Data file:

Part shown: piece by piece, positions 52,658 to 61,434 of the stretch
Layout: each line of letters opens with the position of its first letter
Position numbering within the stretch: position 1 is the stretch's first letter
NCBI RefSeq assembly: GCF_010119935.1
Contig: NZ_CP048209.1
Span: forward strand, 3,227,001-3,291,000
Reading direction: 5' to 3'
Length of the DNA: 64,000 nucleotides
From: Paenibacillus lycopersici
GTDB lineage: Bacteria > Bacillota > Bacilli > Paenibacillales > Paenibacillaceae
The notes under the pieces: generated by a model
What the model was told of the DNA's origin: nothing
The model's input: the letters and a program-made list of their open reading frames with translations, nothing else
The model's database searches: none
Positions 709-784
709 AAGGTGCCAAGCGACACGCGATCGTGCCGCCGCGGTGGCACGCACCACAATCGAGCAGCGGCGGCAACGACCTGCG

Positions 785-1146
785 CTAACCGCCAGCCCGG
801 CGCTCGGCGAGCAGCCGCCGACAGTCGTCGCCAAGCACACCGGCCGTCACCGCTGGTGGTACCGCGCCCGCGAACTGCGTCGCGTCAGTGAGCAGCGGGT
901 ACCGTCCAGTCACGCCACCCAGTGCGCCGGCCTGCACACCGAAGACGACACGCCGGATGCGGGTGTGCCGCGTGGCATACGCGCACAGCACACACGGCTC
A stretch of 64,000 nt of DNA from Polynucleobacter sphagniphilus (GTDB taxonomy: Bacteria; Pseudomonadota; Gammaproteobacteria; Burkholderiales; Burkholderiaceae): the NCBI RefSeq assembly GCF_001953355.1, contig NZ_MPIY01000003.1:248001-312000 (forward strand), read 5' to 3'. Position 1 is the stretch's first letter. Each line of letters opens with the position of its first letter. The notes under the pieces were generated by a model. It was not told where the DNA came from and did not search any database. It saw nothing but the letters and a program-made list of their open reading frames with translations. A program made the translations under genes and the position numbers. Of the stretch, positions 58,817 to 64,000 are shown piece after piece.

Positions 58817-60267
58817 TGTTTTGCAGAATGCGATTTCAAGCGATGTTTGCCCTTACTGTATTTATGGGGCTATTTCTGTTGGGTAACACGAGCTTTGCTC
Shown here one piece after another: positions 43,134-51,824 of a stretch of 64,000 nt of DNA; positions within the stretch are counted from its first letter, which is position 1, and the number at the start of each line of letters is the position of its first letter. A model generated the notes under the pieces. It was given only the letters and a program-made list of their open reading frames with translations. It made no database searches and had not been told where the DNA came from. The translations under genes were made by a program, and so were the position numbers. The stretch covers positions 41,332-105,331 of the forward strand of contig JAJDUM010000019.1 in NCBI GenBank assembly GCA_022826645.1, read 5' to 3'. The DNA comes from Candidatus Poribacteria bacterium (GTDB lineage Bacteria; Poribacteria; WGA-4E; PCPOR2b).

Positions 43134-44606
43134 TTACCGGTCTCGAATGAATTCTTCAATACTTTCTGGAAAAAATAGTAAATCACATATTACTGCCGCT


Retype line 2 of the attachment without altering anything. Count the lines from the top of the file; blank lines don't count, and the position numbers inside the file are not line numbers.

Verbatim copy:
Layout: each line of letters opens with the position of its first letter